Pollard’s first project with Kanefsky was a feature; his second was a documentary, and he was introduced to a whole new world that he fell in love with.  “What I came away with after working with him for a few years on documentaries,” says Pollard, “was how important the role of the editor was in really being a surrogate director, and shaping the story and direction of a film in the editing process.  You really did that in documentaries, where you didn’t have scripts; you had to really figure out – sometimes by yourself and sometimes with the director or producer – the arc of a film and how to tell the story.”  Style Wars (1983), a documentary on graffiti culture that he co-edited with Kanefsky for PBS and which won a Grand Jury Prize at Sundance in 1984, remains one of his favorite projects to this day.

He has collaborated with Spike Lee for more than two decades, as editor on films such as Mo’ Better Blues, Jungle Fever, and Bamboozled as well as co-producer/editor on documentaries like the Oscar-nominated 4 Little Girls (1997) and the Emmy and Peabody Award-winning When the Levees Broke (2006).  Working with Lee is “a really interesting kind of dynamic,” he says.  “It’s never been one where there’s a lot of open dialogue between us.  He’s a very strong director; we will screen the footage together and he’ll give me his notes and thoughts about what he likes and doesn’t like, and I’ll take my own notes, and then I’ll shape the sequences according to his notes and my notes.  Then I’ll show it to him again, and he’ll give me feedback, and I’ll go back and change it again, and then show it to him again.  When I used to edit films for the late St. Clair Bourne, Saint and I would sit and philosophize and talk about sequences and the direction of the film for hours. With Spike, we’d never do that.”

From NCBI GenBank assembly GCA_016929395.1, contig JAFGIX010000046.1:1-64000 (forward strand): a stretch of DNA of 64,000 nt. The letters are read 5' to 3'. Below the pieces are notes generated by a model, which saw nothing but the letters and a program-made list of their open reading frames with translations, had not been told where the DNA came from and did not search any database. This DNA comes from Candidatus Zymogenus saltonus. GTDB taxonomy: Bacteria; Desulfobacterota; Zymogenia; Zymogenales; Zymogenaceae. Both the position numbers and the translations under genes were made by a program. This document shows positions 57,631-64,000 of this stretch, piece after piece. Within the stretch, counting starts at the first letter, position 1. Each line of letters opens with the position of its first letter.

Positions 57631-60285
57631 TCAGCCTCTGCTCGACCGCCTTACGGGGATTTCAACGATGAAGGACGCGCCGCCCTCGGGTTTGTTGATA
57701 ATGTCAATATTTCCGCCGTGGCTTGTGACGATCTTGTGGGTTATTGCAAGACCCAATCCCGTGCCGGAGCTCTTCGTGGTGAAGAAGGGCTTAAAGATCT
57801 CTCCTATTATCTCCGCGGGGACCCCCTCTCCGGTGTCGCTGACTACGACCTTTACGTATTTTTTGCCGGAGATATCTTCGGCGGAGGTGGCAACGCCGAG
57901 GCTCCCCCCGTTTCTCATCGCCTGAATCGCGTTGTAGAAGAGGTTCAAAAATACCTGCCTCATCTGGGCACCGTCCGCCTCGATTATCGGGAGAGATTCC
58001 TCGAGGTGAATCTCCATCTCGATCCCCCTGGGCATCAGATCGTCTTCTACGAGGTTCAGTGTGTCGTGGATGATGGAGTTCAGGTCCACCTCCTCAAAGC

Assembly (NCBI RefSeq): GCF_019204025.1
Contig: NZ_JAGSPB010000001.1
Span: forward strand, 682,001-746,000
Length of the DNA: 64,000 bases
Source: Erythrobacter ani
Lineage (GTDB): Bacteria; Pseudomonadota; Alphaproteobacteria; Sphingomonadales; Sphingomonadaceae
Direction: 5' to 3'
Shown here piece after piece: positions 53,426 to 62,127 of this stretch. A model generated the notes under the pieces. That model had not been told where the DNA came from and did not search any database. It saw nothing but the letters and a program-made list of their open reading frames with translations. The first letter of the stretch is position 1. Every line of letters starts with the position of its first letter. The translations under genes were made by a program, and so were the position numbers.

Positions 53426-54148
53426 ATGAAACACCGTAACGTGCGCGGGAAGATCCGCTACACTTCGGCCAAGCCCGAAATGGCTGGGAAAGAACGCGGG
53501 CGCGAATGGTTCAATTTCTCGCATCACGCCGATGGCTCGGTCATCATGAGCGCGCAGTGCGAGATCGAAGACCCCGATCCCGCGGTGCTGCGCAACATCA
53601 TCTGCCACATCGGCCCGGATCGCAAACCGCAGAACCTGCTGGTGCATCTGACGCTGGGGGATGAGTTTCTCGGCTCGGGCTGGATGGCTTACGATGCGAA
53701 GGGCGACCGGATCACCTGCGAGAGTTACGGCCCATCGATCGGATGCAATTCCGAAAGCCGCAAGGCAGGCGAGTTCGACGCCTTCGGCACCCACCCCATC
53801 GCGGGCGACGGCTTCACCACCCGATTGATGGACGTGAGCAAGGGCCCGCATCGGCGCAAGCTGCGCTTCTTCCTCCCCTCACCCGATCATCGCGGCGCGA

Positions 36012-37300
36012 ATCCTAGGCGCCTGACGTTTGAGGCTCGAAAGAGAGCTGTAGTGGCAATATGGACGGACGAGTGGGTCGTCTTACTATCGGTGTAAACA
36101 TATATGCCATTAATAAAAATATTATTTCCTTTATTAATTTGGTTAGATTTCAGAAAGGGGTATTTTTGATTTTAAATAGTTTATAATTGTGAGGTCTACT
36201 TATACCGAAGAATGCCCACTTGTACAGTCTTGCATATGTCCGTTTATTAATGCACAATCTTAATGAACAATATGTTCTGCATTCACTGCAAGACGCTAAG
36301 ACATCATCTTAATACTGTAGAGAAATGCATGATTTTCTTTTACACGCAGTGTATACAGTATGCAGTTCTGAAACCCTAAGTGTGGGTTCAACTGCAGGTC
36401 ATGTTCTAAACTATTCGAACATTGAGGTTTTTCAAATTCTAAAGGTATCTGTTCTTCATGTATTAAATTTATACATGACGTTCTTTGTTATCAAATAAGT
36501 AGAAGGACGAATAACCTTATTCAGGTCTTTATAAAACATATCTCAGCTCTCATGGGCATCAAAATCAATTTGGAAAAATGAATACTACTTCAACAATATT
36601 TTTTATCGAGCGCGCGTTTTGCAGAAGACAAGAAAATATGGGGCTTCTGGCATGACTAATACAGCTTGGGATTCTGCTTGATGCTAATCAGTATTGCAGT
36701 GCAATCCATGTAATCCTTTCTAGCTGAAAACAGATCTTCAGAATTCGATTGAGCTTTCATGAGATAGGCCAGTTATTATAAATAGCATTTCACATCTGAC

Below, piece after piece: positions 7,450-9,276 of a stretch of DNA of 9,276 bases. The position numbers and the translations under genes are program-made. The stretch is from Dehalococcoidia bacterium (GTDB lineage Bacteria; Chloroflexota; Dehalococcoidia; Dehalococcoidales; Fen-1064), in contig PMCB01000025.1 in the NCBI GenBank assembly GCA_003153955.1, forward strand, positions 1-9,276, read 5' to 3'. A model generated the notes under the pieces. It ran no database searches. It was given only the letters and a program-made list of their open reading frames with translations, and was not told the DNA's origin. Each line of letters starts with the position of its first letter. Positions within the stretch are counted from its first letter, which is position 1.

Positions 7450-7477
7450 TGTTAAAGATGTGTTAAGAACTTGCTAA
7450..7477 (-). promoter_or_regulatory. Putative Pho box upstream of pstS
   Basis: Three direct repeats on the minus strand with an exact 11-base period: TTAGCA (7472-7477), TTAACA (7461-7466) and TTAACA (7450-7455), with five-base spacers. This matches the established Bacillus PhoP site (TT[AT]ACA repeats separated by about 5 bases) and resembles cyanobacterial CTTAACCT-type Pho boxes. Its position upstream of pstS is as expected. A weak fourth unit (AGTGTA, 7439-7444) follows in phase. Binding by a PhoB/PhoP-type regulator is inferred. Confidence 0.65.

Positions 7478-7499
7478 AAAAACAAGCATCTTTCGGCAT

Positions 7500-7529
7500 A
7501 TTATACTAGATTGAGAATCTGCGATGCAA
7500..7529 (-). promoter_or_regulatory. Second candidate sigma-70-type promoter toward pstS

At the helm of his own project last year, Pollard produced and directed Slavery By Another Name (2012), shedding light on the little-known system of forced labor that emerged after the abolition of slavery and which persisted until the onset of the second World War.  The documentary was broadcast nationally on PBS and was nominated for a Grand Jury Prize at Sundance.  The editor on the film was Pollard’s own son, Jason.  “He’s been coming into editing rooms ever since he was eight or nine,” says Pollard.  “We’d worked together before on some smaller projects, but this was gonna be a big one for both of us.  I used to brow-beat him a little,” he confesses, “but I don’t anymore.  He works hard and is a very creative editor; our relationship is one of give-and-take.”